Close to a year after releasing their debut album, Into the Sea, Budapest, Hungary’s Anton Vezuv have carved themselves a melancholic, alternative indie folk niche in a city with next to no supporting scene. The brainchild and sad songs of front man Istvan Gyulai were written while holed up in a Budapest basement, figuratively and literally shut out from the world and its distractions. The carefully crafted dozen songs soon found themselves a band to play them and the interminable battle of getting it out to the masses.
Like many Hungarian artists and bands, Anton Vezuv tapped into a local government fund to help put these songs on record and back them up with videos and other artistic endeavors. What’s left is a formidable freshman effort that I’ve seriously found myself listening to over and over again. Just another example of the power of music, uniting two thirty somethings through one common denominator regardless of being across the pond with completely different cultural and geographical concerns.
Into the Sea doesn’t reinvent the wheel but it’s helped find a different path to roll it down. There’s some sonic babble here and there, interesting solos and arrangements but for the most part it sticks to the time tested and approved recipe of rock-n-roll. I had the pleasure of catching up with Gyulai and finding out more about the music scene in Budapest, his heroes and influences, and future plans for Anton Vezuv as a band. He has a truly inspiring way of looking at life and it’s something small that I’ll personally take away from this opportunity forever. Thanks for that, Istvan. We kept everything in our “vernaculars” if just for purety sake, just a couple of dudes from across the world shooting the poop on music, y’all enjoy:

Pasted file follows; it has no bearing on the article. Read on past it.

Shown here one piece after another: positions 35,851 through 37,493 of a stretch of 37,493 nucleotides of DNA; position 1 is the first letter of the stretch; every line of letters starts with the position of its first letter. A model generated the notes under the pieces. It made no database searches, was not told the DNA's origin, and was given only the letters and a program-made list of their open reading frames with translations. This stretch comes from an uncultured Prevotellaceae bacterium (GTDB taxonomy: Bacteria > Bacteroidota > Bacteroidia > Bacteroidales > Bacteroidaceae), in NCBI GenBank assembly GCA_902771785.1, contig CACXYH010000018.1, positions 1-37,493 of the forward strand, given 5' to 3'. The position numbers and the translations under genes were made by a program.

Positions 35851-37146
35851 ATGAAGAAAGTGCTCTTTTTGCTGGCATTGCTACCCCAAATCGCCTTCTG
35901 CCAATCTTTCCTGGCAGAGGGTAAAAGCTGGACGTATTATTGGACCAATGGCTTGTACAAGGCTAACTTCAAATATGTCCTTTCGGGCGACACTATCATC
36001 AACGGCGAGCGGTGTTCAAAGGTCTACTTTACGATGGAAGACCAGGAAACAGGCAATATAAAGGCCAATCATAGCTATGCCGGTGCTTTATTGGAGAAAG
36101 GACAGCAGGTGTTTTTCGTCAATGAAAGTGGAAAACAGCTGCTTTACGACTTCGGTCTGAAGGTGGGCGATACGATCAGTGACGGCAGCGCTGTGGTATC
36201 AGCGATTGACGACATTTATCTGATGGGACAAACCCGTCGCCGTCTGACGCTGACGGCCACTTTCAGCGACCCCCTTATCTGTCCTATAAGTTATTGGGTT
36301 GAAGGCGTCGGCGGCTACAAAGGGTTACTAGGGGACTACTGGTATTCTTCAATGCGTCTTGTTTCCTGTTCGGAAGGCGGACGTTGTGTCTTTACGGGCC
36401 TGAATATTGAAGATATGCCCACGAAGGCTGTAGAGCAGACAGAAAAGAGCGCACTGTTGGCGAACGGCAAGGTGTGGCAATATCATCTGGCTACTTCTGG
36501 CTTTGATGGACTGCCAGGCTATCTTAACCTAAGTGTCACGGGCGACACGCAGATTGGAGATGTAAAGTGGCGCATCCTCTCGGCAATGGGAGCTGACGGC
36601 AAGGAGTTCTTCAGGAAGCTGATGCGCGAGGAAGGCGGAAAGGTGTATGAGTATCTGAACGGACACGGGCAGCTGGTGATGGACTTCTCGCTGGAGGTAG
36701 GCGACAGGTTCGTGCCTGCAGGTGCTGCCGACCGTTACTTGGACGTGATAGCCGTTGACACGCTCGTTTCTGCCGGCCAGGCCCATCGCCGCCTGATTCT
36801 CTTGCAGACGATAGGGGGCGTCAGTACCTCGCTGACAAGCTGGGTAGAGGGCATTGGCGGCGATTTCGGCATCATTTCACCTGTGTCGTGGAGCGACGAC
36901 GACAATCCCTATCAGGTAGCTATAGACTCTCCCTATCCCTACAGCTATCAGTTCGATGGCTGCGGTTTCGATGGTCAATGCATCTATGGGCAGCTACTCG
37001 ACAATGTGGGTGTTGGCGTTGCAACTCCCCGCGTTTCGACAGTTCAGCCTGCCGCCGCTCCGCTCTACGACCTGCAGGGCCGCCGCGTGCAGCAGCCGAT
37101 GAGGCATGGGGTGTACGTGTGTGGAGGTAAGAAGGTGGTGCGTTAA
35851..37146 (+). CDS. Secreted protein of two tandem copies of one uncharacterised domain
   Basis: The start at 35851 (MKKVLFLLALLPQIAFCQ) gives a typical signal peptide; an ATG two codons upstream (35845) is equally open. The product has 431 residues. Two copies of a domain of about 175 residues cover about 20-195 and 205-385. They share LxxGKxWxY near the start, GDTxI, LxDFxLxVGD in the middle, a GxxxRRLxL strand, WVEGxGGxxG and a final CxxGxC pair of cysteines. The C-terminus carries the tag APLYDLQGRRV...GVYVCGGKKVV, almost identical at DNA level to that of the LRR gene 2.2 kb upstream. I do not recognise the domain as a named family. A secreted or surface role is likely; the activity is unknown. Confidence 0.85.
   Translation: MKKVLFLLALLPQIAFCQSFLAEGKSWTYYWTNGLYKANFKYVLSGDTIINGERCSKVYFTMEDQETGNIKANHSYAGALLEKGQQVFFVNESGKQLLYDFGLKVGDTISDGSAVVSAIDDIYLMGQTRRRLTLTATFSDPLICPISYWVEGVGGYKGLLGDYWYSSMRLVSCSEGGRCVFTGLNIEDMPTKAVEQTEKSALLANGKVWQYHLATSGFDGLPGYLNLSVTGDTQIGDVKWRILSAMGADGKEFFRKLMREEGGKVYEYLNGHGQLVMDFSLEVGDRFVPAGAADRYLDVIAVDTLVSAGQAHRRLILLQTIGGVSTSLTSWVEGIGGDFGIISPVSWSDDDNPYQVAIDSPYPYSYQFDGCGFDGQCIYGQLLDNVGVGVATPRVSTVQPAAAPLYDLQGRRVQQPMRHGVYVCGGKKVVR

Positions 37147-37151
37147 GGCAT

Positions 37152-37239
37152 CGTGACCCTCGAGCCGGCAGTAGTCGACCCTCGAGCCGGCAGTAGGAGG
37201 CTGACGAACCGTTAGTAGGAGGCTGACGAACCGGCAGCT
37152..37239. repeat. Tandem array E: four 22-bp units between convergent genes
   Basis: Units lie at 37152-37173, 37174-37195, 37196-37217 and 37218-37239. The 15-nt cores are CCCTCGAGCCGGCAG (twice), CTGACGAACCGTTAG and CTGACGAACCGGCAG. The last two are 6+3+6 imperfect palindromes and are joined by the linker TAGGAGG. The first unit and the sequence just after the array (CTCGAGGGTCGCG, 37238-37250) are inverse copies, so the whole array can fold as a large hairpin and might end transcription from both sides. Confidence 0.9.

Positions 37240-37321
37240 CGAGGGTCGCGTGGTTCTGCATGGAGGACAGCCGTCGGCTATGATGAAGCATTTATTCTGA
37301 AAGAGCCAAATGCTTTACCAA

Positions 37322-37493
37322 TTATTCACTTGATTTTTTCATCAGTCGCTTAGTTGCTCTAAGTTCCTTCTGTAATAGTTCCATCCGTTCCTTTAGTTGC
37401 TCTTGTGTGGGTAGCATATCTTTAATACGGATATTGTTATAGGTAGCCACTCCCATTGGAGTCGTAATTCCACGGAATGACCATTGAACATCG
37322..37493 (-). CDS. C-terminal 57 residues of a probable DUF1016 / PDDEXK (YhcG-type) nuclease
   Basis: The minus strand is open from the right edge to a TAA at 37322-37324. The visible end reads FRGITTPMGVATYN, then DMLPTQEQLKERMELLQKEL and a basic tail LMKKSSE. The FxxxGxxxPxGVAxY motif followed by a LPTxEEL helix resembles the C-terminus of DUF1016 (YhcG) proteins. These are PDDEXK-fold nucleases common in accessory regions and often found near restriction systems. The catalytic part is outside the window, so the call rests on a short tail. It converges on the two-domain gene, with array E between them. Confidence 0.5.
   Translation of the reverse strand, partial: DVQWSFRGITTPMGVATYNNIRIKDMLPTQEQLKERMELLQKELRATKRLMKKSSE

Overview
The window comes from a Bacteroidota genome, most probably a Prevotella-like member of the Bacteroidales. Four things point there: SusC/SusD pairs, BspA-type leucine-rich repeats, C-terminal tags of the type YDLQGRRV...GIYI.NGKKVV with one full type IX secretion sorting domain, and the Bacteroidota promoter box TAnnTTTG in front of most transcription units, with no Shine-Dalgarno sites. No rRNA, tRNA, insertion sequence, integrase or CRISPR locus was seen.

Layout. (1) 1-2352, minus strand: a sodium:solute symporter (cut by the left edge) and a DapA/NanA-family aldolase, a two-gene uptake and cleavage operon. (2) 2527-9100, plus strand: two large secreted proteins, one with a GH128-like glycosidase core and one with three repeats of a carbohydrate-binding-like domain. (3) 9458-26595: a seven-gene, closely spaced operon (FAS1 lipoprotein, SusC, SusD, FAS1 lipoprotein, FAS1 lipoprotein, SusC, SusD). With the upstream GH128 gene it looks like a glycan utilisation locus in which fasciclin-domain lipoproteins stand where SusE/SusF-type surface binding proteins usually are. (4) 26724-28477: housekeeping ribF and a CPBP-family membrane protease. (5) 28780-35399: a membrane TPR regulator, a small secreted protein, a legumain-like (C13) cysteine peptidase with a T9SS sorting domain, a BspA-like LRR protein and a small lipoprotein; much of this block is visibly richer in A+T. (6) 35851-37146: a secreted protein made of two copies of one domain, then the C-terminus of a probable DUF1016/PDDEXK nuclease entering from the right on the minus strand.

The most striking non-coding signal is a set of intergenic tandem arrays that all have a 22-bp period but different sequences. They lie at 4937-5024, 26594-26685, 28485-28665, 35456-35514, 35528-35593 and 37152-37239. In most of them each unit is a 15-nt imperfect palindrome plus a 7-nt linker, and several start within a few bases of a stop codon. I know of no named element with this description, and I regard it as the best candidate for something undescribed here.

ssktda: How would you describe your music?
Istvan Gyulai: Let's not talk about a genre. I would say it's an acoustic based, melancholic thing with hidden power in it. And the band gives a lot of power into it. I wrote the sad songs alone with one piano or guitar, and it's some kind of a miracle of human community that with Anton Vezuv our music could be more than just giving a background for my acoustic songs. So, it's story telling music, blue music, with some explosions.
What's the music scene like in Hungary?
Very little. And in this independent ‘alternative-rock-indie’ field is missing a healthy ‘business’ circulation, and it’s very hard to make any movement in it. The market is not generating enough money for itself, so if there wouldn’t be those tenders announced by theHungarian National Cultural Fund, our kind of bands couldn’t finance their music videos, album mixings, etc. But still, about art: I believe if something is good, you record it in your rehearsal room with your phone, you put it on the internet, and it will find a way like plants through walls. That’s all, it’s easy. That’s an idealistic thought but I believe in it. And we have promising ‘indie’ or ‘alternative’ bands, but to be honest I listen only to a very few Hungarian bands.
What's the significance of your band name, Anton Vezuv?
Well, the name was my idea. When we fastly had to come up with a name to be able to print out something on the flyers for our very first event, I wanted a name where the meaning doesn't matter, but the sounding should come out from my mind as a result of an honest mindflow. I like mindflows. When you just say out things without thinking. So there is no meaning in it, it just felt good and accomplished. Maybe in the US people would think that Anton is a common name in Hungary, but it is not.